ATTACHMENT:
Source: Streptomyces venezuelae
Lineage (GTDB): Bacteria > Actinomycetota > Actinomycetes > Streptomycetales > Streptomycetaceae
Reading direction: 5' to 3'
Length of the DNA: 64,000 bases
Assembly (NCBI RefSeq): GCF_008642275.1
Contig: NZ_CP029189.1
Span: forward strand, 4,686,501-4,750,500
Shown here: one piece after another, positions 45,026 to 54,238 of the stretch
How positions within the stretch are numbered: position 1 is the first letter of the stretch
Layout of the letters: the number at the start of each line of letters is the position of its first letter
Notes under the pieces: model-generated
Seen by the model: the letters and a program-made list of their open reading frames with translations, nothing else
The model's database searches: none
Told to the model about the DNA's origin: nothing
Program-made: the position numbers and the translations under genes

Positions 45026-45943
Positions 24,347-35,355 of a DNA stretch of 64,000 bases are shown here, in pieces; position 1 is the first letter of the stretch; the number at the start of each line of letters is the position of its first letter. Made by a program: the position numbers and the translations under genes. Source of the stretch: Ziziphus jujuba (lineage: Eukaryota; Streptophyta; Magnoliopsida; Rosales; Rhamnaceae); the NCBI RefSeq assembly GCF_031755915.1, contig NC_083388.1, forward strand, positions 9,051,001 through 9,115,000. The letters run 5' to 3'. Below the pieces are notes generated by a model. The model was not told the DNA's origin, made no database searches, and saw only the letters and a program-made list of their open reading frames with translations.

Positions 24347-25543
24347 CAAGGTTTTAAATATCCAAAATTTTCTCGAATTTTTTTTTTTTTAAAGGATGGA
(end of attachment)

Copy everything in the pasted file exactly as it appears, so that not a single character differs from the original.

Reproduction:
Source: Streptomyces venezuelae
Lineage (GTDB): Bacteria > Actinomycetota > Actinomycetes > Streptomycetales > Streptomycetaceae
Reading direction: 5' to 3'
Length of the DNA: 64,000 bases
Assembly (NCBI RefSeq): GCF_008642275.1
Contig: NZ_CP029189.1
Span: forward strand, 4,686,501-4,750,500
Shown here: one piece after another, positions 45,026 to 54,238 of the stretch
How positions within the stretch are numbered: position 1 is the first letter of the stretch
Layout of the letters: the number at the start of each line of letters is the position of its first letter
Notes under the pieces: model-generated
Seen by the model: the letters and a program-made list of their open reading frames with translations, nothing else
The model's database searches: none
Told to the model about the DNA's origin: nothing
Program-made: the position numbers and the translations under genes

Positions 45026-45943
Positions 24,347-35,355 of a DNA stretch of 64,000 bases are shown here, in pieces; position 1 is the first letter of the stretch; the number at the start of each line of letters is the position of its first letter. Made by a program: the position numbers and the translations under genes. Source of the stretch: Ziziphus jujuba (lineage: Eukaryota; Streptophyta; Magnoliopsida; Rosales; Rhamnaceae); the NCBI RefSeq assembly GCF_031755915.1, contig NC_083388.1, forward strand, positions 9,051,001 through 9,115,000. The letters run 5' to 3'. Below the pieces are notes generated by a model. The model was not told the DNA's origin, made no database searches, and saw only the letters and a program-made list of their open reading frames with translations.

Positions 24347-25543
24347 CAAGGTTTTAAATATCCAAAATTTTCTCGAATTTTTTTTTTTTTAAAGGATGGA